Sheriffs: We will continue to release arrest photos

April 08, 2019 07:07 PM

QUEENSBURY - It was a case that horrified the region. An adorable 8-year-old girl was killed when an impaired boater ran over the top of the boat she was in with her family in 2016.

Charlotte McCue's still-grieving grandparents, Robert and Christine Knarr, say they feel re-victimized lately with changes and expected changes in state laws.

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The Knarrs say legalizing marijuana is a horrible idea.

Alex West had the chemical found in pot in his blood when tests were done after the crash he caused.

The Knarrs are also upset about the state's prohibition of releasing mugshots.

"Bugs the heck out of me. Why do want to? Oh, because he has rights," said Robert Knarr. "Those are more rights. Protect his privacy, it's like a HIPPA thing. What are we thinking?"

The Knarrs were part of a ceremony Monday honoring victims of crime. They were joined by the family of a Glens Falls mother, Crystal Riley and daughter, Lilly Frasier, who were both murdered.

The sheriffs in the room Monday say the state is heading in the wrong direction by not allowing troopers to release mugshots, but they say they'll keep doing it.

Saratoga County Sheriff Mike Zurlo says he won't change his policy. "I'm going to do business as usual and we'll be releasing the mugshots. Again, it's about being transparent."

The state has said not releasing arrest photos will prevent unscrupulous websites from charging people to remove the photos.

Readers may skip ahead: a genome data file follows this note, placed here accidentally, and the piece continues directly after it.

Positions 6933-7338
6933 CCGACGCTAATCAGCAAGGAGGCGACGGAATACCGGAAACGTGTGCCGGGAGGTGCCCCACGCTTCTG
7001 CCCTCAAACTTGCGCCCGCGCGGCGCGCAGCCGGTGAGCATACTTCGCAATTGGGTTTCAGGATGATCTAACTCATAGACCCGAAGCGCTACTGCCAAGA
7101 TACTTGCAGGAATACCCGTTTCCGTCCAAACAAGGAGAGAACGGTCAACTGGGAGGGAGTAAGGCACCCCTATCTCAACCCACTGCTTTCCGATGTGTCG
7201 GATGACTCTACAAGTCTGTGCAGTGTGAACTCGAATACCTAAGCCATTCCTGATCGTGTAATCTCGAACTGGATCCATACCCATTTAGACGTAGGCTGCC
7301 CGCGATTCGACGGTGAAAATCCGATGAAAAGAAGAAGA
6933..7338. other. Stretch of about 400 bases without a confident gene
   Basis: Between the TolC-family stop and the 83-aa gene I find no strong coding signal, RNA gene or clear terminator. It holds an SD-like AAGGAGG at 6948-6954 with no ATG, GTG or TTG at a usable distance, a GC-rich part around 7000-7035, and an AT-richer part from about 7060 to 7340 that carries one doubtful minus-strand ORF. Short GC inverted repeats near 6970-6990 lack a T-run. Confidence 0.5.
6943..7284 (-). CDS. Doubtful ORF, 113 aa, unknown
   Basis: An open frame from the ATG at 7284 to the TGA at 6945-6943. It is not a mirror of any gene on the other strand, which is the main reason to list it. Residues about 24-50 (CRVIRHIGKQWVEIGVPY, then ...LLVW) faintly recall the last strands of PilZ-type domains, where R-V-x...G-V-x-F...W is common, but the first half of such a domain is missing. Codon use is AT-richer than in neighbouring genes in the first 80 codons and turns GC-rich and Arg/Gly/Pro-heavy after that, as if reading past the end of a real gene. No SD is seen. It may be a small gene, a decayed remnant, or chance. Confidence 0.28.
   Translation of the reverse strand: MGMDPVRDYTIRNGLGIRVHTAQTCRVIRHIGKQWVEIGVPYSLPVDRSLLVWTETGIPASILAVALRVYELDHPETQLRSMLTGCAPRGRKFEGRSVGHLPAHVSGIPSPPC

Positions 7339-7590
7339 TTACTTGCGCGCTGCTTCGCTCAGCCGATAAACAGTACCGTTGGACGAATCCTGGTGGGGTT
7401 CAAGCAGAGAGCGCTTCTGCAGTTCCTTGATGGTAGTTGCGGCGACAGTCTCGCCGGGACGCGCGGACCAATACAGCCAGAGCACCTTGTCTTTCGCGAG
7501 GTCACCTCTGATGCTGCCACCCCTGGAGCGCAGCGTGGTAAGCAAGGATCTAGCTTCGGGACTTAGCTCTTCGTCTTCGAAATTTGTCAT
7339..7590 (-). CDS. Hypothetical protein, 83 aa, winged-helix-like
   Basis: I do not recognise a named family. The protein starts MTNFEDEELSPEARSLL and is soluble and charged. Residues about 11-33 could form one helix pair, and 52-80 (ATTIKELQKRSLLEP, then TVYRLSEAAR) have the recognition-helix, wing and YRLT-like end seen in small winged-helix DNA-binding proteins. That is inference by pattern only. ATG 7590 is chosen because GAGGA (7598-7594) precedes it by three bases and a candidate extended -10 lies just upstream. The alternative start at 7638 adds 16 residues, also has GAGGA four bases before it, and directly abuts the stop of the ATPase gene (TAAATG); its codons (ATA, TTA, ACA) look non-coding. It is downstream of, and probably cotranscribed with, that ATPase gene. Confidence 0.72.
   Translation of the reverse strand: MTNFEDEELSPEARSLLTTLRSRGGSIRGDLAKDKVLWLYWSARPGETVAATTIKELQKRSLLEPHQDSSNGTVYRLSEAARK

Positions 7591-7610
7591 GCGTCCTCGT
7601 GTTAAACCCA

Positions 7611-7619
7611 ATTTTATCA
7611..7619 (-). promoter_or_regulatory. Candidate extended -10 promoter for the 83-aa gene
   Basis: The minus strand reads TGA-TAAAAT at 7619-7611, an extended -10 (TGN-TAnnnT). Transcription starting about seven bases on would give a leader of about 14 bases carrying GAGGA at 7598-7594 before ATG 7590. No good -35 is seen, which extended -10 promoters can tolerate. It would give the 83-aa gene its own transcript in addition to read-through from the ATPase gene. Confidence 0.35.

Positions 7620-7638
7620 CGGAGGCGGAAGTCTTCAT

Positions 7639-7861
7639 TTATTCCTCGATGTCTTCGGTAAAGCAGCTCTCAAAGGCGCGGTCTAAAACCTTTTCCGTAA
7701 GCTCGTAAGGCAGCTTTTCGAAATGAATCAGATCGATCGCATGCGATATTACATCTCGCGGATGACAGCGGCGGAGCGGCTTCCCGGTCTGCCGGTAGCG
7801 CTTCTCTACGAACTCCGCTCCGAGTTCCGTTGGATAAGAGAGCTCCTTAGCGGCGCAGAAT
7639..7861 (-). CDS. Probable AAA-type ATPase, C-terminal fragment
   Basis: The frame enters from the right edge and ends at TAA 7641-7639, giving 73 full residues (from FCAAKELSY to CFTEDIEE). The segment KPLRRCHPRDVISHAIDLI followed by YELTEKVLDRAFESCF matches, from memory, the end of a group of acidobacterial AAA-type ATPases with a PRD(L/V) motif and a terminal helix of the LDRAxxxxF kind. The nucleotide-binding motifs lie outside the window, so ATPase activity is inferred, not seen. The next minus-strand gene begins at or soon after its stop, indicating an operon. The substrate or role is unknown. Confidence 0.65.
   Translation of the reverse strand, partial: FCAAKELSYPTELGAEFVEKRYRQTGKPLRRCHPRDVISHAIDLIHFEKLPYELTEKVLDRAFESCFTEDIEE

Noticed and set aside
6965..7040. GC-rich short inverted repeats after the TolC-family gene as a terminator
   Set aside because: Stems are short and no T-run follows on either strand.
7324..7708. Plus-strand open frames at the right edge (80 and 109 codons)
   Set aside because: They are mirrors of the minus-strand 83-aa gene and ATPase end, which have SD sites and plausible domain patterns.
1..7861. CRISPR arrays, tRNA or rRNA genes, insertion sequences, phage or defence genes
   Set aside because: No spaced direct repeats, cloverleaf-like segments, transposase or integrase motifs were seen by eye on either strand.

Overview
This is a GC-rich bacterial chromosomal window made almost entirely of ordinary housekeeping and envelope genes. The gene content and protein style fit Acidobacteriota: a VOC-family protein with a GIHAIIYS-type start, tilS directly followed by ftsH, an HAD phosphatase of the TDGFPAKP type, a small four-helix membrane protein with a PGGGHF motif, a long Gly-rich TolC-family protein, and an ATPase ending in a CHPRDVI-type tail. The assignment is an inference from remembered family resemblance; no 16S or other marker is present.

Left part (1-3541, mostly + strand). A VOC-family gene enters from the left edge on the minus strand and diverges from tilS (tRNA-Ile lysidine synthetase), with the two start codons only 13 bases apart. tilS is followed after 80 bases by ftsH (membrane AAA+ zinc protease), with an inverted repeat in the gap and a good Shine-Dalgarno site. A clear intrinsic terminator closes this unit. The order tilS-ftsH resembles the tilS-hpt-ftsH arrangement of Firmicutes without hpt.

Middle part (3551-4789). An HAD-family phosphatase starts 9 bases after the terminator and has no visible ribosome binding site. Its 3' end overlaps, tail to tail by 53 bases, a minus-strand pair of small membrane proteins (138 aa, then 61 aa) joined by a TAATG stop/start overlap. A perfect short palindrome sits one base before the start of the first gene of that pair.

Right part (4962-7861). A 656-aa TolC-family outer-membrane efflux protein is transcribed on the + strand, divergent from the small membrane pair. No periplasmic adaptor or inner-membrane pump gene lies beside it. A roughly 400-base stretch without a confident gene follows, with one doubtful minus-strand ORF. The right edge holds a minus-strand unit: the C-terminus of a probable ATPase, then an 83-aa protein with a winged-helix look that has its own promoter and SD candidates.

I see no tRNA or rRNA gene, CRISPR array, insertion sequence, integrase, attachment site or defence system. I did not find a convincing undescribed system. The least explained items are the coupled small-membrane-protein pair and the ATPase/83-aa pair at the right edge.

"Go after the websites," said Warren County Sheriff Bud York. "How about legislating Facebook, how about legislating bloggers who say and do whatever they want."

The Knarrs say withholding a mugshot because it might invade a criminal's privacy is another way a defendant has more rights than a victim.

"I wouldn't wish this on anyone," Robert Knarr said. "But I'm sure if the governor was sitting at this table because he was a victim, he'd have a different perspective."

Washington County Sheriff Jeff Murphy plans to continue releasing arrest photos. "We're going to continue our policy, which is a policy of transparency and a policy of letting the public know what we're doing and in cases where we make an arrest, we're going to release the mugshot."

As for Albany County, Sheriff Craig Apple tells NewsChannel 13's Kumi Tucker that he wants to take a look at the law before he makes changes to his current mugshot policy.

Fulton County Sheriff Richard Giardino says via a post on Facebook, "The public has an absolute right to see the photos of those arrested."


Mark Mulholland

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